The work of Bing Cui and Xiaoyan Yu (in a case of collaboration between MSc students at UCLIC and GIScience) included survey in the field (luckily on a fairly sunny day near the Tower of London) and they explored which scales work best in terms of navigation and readability. The work shows that maps at scale of 1:4000 are effective – and considering that with E Ink the best user experience is when the number of refreshes are minimised that could be a useful guideline for e-book map designers.

Some important questions about the usability of geospatial technologies

At the beginning of May, I gave a lecture at the UCL Interaction Centre (UCLIC) seminar titled ‘Interacting with Geospatial Technologies – Overview and Research Challenges’. The talk was somewhat similar to the one that I gave at the BCS Geospatial SIG. However, I was trying to answer a question that I was asked during a UCLIC seminar in 2003, when, together with Carolina Tobón, I presented the early work on usability of GIS for e-government applications. During that talk, the discussion was, as always is in UCLIC, intensive. One core question that remained with me from the discussion was: ‘What makes geospatial technology special or is it just another case of a complex and demanding information system that you should expect difficulties with and spend time to master?’

Over the years, I have been trying to improve the answer beyond the ‘it’s special because it’s about maps‘ or ‘geospatial information comes in large volumes and requires special handling‘ or similar partial answers. In the book Interacting with Geospatial Technologies different chapters deal with these aspects in detail. During the talk, I tried to cover some of them. In particular, I highlighted the lag of geospatial technologies behind other computing technologies (an indication of complexity), the problems of devices such as SatNavs that require design intervention in the physical world to deal with a design fault (see image), and the range of problems in interfaces of GIS as were discovered in the snapshot study that was carried out by Antigoni Zafiri.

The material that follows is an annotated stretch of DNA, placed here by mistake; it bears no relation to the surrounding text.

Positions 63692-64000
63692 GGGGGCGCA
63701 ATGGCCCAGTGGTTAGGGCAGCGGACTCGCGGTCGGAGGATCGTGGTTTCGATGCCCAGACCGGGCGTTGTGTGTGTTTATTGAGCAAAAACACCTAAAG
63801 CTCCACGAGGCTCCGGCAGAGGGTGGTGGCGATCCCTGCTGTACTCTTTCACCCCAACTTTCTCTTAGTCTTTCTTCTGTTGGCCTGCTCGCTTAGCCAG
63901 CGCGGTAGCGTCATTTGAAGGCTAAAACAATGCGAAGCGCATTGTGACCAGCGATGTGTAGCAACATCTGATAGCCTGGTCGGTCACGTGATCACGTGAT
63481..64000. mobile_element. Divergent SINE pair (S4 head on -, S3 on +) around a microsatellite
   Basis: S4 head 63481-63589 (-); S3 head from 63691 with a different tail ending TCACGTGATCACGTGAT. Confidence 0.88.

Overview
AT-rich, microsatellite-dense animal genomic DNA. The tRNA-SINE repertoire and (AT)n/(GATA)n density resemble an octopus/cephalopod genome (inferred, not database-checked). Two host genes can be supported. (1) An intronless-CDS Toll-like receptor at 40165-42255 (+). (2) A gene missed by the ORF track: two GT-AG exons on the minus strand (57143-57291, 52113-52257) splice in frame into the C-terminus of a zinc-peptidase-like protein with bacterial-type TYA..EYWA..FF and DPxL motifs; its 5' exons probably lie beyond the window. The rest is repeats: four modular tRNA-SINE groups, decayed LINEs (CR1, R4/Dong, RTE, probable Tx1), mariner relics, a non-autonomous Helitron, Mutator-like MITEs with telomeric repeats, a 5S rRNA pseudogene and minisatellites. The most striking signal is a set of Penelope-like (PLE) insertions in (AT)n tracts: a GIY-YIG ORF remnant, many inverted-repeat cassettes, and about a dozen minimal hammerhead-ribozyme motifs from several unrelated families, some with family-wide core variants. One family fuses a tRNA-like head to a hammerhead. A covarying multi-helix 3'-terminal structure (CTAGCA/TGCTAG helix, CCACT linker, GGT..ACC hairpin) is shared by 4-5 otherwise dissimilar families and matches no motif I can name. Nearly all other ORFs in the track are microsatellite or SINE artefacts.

There was an excellent discussion after the presentation ended. Some of the very interesting questions that I think need addressing are the following:

  • In the talk, I highlighted that examples of spatial representations exist in non-literate societies, and that, therefore, the situation with computers, where textual information is much more accessible than geographical information, is something that we should consider as odd. The question that was raised was about the accessibility of these representations – how long does it take people from the societies that use them to learn them? Is the knowledge about them considered privileged or held by a small group?
  • For almost every aspect of geospatial technology use, there is some parallel elsewhere in the ICT landscape, but it is the combination of issues – such as the need for a base map as a background to add visualisation on top of it, or the fact that end users of geospatial analysis need the GIS operators as intermediaries (and the intermediaries are having problems with operating their tools – desktop GIS, spatial databases etc. – effectively) – that creates the unique combination that researchers who are looking at HCI issues of GIS are dealing with. If so, what can be learned from existing parallels, such as the organisations where intermediaries are used in decision making (e.g. statisticians)?
  • The issue of task analysis and considerations of what the user is trying to achieve were discussed. For example, Google Maps makes the task of ‘finding directions from A to B’ fairly easy by using a button on the interface that allows the user to put in the information. To what extent do GIS and web mapping applications help users to deal with more complex, temporally longer and less well-defined tasks? This is a topic that was discussed early on in the HCI (Human-Computer Interaction) and GIS literature in the 1990s, and we need to continue and explore.

In my talk I used a slide about a rude group in Facebook that relates to a specific GIS package. I checked it recently and was somewhat surprised to see that it is still active. I thought that it would go away with more recent versions of the software that should have improved its usability. Clearly there is space for more work to deal with the frustration of the users. Making users happy is, after all, the goal of usability engineering…